Aldrich - Answered a Question by gosling (04 Nov 08 20:08)

I use my mobile and my bill is only every £3 more for that month.

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Cross - replied to Aldrich (09 Nov 08 10:34)

I have used my mobile on P&O no problems (PAYG).

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Wilba - Answered a Question by gosling (05 Nov 08 15:06)

Use your mobile when in port, aviod the ship's system if you don't want a 'nice surprise' on your end of cruise account.

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Neil & Ida Down - Answered a Question by gosling (05 Nov 08 17:08)

Not all mobiles will work from the Caribbean and the USA and there are no ports or land between here and there tranatlanticwise so 6 days of no land. I think there is one type of mobile that will work at sea but I am a dunderhead as far as cellphones go. Certainly worth taking some advice from the trade though. .... Neil.

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Wilba - replied to Neil & Ida Down (05 Nov 08 21:30)

Quad band Neil.........Get with it!

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Neil & Ida Down - replied to Wilba (06 Nov 08 11:35)

Doooh what ??????

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Mazzoni - Answered a Question by gosling (05 Nov 08 22:05)

Certainly teenage daughter who called her boyfriend this summer regulary via ships satelite did not cause us a headache on return. Bill was £20 over contract and that was with a fair amount of yapping late at night over a 10 day cruise including being away from port.

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Lucas - Answered a Question by gosling (08 Nov 08 10:15)

All cruise lines allow you to make satellite calls from your cabin. Check costs, because it can be expensive (US$5 per minute or more). You should be able to use your own mobile phone, whilst the ship in in port or close to land. If you have an inside cabin, you may need to go on deck to make and receive calls. Normal roaming charges apply, so text messaging may be cheaper. This option MAY not be available on transatlantic voyages, because you will be too far from land to establish a connection. Arrange with your cellphone provider to allow international roaming on your phone . If you are in North America and some other countries, you must use a tri-band or quad-band cellphone. Most European models won't work. Some leading cruise lines have installed cellphone antennas on many of their ships. This definitely applies to some ships in the Royal Caribbean, Princess and P&O Cruise fleets. I don't know whether it applies to Cunard. These cellphone antennas, which only work while ships are at sea, are operated by international or US telecoms companies such as Cingular, ATT or MTN - and not by the cruise line. Call costs will appear on your cellphone bill for contract phones - or will be deducted from your credit balance, for PAYG phones. Normal roaming charges apply and will be based upon your service provider's most expensive tariff. You will probably need to use a tri-band or quad-band phone.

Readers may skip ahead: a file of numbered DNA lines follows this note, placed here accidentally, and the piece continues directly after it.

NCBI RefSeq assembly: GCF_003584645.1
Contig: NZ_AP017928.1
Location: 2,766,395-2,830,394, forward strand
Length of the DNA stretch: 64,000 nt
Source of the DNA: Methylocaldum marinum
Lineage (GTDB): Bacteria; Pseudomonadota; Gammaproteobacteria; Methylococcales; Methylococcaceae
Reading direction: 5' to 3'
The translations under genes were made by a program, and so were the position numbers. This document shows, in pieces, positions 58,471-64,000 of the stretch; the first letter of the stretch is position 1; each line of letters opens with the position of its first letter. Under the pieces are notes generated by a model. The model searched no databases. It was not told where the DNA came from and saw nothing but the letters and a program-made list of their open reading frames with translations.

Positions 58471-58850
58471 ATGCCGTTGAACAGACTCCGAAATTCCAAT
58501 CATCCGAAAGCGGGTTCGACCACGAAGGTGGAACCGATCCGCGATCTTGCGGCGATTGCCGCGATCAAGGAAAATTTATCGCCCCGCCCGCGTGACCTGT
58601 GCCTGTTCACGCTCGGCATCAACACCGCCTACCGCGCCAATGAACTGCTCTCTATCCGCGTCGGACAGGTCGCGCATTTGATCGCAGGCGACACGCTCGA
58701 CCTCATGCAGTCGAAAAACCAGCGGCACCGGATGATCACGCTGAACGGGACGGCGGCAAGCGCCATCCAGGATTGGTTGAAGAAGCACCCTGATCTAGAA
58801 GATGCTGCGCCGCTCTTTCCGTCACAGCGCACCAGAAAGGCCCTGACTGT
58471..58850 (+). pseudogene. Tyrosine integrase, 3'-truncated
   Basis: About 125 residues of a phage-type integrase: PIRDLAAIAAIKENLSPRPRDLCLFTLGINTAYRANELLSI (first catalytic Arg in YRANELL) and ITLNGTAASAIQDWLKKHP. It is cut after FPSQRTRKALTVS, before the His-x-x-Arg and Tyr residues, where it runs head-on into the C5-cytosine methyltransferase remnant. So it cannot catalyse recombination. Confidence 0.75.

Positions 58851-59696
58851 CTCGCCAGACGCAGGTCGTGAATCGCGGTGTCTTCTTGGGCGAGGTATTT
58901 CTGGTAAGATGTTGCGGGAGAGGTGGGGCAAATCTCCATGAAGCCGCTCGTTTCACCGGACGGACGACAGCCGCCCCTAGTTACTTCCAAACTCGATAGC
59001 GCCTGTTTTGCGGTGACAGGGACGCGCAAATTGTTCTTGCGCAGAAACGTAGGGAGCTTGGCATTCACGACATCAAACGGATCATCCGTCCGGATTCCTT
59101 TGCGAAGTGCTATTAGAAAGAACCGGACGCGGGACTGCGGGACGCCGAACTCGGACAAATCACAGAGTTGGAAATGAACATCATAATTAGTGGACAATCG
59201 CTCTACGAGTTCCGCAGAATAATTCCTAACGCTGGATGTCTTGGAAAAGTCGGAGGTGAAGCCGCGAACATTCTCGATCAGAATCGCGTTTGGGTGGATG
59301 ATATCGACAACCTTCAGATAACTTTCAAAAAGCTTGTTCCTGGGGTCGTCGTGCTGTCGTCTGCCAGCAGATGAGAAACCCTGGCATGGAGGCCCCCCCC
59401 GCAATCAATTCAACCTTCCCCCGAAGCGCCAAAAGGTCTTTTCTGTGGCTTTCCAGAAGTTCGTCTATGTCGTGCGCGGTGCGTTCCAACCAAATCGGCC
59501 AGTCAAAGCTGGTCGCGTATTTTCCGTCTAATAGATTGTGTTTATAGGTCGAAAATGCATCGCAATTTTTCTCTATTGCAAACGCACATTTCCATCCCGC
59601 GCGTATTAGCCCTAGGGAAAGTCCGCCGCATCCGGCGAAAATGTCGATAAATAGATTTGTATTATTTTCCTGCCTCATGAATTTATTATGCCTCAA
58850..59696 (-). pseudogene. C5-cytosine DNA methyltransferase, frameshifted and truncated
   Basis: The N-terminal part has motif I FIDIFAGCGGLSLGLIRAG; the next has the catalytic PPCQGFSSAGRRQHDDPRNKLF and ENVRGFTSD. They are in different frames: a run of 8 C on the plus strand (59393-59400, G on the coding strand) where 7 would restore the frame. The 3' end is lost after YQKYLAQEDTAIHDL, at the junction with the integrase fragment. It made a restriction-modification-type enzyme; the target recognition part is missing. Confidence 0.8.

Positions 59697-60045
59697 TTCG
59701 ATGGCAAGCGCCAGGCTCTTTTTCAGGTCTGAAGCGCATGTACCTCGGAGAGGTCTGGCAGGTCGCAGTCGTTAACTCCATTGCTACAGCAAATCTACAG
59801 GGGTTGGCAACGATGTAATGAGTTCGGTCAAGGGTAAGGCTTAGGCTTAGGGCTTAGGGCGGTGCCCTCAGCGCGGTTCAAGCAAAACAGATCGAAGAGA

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GATTY - Answered a Question by gosling (08 Nov 08 12:42)

I usually text home, it's much cheaper. You can also buy Sim cards that you can use abroad if you don't want to buy a new mobile. I've also bought a cheap phone in the US that came complete with a Sim. When you're on land it's cheaper to go to a phone box - either buy a phone card or use one of the internet cafes that also let you use the phones, this is a very cheap method of keeping in touch, especially in the Caribbean.

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Stewart - Answered a Question by gosling (08 Nov 08 13:24)

Be very wary of using the satellite connection at sea! After my husband died last year, I took my sister-in-law on Aurora to the Canaries in June rather than pay the single supplement. Her PAYG phone wouldn't work so I let her use mine (contract). The bill came in at £30 for a single call!! My advice would be to find a payphone when you're ashore.

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